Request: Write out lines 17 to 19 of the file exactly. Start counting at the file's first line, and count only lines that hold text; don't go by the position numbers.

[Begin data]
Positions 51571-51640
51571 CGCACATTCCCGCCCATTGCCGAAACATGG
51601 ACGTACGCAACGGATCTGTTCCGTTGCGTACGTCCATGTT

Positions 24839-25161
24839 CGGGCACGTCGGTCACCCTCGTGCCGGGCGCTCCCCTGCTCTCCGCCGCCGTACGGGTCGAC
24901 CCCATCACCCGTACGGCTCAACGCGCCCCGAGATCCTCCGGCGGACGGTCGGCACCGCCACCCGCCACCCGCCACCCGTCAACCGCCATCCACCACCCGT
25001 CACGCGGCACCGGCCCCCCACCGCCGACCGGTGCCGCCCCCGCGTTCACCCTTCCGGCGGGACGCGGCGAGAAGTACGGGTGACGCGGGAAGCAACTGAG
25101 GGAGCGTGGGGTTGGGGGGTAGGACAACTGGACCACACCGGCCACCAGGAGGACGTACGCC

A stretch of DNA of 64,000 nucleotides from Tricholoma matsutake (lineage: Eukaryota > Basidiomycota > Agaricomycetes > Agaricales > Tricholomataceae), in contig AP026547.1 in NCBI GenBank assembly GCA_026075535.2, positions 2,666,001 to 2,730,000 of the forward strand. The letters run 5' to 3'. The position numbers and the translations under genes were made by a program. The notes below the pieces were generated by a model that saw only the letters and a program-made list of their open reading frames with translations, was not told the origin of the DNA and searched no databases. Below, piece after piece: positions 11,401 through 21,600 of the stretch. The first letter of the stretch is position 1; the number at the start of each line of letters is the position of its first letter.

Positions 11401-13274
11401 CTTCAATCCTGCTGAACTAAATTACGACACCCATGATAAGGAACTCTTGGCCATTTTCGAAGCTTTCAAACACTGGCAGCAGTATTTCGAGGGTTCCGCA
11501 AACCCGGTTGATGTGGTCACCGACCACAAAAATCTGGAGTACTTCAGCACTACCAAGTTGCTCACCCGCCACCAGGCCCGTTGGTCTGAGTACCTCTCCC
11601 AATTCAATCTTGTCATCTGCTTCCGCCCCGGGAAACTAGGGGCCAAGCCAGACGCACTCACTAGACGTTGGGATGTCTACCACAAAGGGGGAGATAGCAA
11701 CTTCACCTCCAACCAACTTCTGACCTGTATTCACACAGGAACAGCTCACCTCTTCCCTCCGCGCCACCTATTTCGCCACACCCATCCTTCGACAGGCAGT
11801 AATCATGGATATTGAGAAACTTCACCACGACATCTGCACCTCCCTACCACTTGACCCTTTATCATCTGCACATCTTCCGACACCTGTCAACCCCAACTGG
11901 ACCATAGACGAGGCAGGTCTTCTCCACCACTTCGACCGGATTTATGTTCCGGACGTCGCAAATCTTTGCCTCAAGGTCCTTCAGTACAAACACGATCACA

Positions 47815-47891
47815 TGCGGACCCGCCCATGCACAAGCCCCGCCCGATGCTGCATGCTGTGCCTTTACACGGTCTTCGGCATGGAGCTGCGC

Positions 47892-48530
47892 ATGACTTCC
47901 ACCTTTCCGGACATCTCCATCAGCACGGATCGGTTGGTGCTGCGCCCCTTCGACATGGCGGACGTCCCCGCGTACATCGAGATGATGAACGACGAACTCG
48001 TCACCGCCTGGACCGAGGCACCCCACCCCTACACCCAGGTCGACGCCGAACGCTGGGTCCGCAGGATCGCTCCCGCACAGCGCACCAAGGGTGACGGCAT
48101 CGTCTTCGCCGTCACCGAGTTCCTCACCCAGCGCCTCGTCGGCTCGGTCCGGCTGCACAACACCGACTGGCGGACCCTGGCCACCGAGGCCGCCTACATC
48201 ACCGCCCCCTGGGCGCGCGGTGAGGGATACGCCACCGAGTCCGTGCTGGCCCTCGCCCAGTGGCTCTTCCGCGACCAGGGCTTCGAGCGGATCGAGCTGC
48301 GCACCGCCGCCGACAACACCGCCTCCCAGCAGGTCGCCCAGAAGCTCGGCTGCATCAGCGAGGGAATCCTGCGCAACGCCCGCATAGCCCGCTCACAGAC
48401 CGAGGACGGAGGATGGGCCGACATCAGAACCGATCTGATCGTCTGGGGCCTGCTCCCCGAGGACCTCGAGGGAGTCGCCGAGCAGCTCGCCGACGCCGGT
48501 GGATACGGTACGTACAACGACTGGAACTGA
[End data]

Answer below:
Positions 47815-47891
47815 TGCGGACCCGCCCATGCACAAGCCCCGCCCGATGCTGCATGCTGTGCCTTTACACGGTCTTCGGCATGGAGCTGCGC

Positions 47892-48530